The leadership review is automatic, held every second year, but there are many New Democrats still fuming over Horwath's campaign strategy and wondering why she triggered the election by defeating a very NDP-friendly Liberal budget.
Horwath said she's listened to critics who accused her of abandoning core NDP ideals by rejecting the May 1 budget with its call for a new provincial pension plan, more spending on public transit and an increased minimum wage.
"I've worked really hard to reach out to our party members who saw some concerns with the campaign," she said in an interview. "Our campaign had some victories and it had some failings, and we've learned from both of those things."
In the midst of the election, 34 prominent New Democrats signed a letter accusing Horwath of sacrificing progressive values and "running to the right of the Liberals" in an attempt to win votes.
And while there are no open challengers to her leadership, two veteran members of her caucus, Peter Tabuns and Cheri DiNovo, had publicly criticized the way the NDP election campaign was conducted.
But other caucus members, including Brampton's Jagmeet Singh, predicted that Horwath would still be NDP leader following Saturday's vote, despite complaints from some delegates about her campaign efforts.
"I'm very confident that she's going to survive the vote, and I think that people grumbling and having concerns is part of democracy," said Singh. "We're looking forward to hearing those concerns because we can grow from those."
The NDP's socialist caucus circulated a petition saying Horwath had no mandate to "wage a right-populist campaign that alienated labour unionists, social justice advocates and progressives," and therefore must step down.
Other New Democrats who didn't want to be named said there was a lot of anger at Horwath over the campaign among the more than 1,000 delegates registered to the convention, and not just among the socialist caucus.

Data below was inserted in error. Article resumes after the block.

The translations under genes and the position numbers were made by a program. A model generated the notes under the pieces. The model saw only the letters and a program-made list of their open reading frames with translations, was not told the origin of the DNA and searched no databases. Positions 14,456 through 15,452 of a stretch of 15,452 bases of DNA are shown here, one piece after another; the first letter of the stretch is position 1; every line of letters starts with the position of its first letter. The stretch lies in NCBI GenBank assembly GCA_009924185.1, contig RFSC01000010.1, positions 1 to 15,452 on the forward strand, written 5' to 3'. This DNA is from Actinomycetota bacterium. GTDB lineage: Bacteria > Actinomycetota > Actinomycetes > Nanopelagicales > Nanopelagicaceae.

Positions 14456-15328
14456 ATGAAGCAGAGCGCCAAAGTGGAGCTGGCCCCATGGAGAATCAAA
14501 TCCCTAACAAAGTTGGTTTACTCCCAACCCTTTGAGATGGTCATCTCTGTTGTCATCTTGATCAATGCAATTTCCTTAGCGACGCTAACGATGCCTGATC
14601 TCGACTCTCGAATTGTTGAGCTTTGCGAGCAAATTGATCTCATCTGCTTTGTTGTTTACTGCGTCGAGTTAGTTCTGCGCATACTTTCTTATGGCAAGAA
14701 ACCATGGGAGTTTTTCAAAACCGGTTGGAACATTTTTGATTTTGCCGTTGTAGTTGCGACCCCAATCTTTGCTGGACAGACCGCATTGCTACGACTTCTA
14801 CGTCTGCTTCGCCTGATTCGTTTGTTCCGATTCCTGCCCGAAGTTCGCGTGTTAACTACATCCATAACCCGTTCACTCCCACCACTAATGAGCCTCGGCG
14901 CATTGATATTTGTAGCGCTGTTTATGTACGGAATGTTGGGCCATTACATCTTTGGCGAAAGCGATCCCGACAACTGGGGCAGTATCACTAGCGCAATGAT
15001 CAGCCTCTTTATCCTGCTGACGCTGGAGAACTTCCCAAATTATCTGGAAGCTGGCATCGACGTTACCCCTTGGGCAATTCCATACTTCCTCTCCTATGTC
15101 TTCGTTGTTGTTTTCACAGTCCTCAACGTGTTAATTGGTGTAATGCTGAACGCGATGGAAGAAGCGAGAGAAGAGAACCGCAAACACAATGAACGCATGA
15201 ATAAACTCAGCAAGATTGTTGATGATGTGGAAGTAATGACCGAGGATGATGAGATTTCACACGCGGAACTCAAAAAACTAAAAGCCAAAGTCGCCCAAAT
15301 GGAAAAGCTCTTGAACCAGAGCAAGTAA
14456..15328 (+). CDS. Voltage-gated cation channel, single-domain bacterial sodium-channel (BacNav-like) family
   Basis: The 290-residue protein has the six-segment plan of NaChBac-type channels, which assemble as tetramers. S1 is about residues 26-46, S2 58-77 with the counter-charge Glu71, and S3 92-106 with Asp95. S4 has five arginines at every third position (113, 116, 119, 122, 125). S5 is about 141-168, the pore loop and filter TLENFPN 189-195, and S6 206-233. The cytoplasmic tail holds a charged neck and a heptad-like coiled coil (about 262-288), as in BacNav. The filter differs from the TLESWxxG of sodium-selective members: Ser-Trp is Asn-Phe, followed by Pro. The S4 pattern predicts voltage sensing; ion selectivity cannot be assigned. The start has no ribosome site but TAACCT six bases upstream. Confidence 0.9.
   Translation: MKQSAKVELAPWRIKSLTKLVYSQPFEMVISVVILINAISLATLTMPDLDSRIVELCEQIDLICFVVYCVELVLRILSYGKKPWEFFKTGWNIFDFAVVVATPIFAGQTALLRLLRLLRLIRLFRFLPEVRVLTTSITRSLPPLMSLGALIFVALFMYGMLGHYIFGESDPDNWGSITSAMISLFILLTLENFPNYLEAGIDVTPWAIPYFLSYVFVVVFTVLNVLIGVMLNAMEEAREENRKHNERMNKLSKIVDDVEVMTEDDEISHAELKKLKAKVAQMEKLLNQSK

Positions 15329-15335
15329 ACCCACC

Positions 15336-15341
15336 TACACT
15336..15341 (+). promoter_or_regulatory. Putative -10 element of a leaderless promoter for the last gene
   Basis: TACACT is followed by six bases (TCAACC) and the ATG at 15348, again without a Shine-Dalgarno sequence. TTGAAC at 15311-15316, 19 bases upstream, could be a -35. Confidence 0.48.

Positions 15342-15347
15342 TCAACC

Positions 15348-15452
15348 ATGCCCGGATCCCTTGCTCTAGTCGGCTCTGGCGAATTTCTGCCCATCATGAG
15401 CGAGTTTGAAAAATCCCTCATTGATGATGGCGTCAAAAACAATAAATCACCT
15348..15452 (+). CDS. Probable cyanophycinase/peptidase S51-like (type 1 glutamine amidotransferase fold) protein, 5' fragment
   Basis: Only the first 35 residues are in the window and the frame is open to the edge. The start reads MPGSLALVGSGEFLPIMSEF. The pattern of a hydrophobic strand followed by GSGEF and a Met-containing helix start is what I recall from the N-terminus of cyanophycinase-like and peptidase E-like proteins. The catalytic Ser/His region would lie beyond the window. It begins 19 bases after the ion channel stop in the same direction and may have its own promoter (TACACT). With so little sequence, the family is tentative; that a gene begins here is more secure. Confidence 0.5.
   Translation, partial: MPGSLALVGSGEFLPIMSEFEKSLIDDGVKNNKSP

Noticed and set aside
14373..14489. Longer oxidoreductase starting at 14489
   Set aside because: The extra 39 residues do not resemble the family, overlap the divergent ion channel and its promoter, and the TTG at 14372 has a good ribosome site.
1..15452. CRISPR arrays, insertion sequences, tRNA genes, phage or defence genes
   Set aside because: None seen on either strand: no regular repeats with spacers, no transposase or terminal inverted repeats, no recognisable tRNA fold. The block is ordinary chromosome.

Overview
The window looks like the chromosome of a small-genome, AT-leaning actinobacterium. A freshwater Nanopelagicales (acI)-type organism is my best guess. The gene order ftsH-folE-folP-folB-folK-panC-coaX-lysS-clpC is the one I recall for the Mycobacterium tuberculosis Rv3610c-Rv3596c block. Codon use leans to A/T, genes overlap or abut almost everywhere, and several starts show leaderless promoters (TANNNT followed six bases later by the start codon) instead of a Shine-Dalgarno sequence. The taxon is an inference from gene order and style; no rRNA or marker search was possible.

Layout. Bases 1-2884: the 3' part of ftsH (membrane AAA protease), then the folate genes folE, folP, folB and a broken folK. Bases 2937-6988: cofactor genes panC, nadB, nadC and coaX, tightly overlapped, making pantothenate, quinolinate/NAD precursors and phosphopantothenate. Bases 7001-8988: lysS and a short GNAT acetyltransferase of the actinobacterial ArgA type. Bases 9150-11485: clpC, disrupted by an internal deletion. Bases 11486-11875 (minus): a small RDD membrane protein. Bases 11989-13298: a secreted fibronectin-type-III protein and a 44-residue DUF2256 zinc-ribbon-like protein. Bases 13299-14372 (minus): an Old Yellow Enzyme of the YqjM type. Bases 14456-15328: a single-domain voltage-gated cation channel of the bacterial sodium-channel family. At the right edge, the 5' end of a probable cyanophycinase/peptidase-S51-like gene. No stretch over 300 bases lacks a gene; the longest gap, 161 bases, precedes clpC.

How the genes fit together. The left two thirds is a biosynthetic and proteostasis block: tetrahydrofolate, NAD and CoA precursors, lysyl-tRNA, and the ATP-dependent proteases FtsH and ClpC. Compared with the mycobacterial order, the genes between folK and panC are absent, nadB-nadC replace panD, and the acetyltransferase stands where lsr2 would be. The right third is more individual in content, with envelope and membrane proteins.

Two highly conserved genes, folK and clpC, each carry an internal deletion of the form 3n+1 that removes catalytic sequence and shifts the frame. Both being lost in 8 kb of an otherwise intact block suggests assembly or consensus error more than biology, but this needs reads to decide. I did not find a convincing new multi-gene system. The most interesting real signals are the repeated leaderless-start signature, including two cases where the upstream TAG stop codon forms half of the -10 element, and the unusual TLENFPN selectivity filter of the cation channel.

Horwath downplayed the internal dissent, and said she made changes in leadership in her office following the campaign, and insisted the party would emerge from the convention united and focused on the future.
"This convention is about the work I did over the last couple of months, the changes I've made to my team, the pulling in of some of those folks and getting their feedback in terms of their concerns about the campaign," she said. "We are certainly going to work together as a party to fashion our next campaign, and we have four years to do that building."
The NDP lost three Toronto seats in the election but picked up three others in Oshawa, Windsor and Sudbury to return with 21 MPPs, compared with 58 for the Liberals and 28 for the Progressive Conservatives.
The June 12 loss also wiped out the balance of power the NDP had held since the 2011 election when the Liberals had been reduced to a minority government.
Liberal Arthur Potts, who took the riding of Beaches-East York from veteran New Democrat Michael Prue in June, said Horwath campaigned as a socialist in 2011 and then went so far right she chased Conservative votes in this year's campaign.
"It just isn't clear what she stands for, and those around her don't seem to know either," said Potts. "It's no wonder that long time party activists and NDP members have publicly questioned her leadership."
Horwath will have one last chance to address the NDP delegates Saturday morning before the leadership vote.
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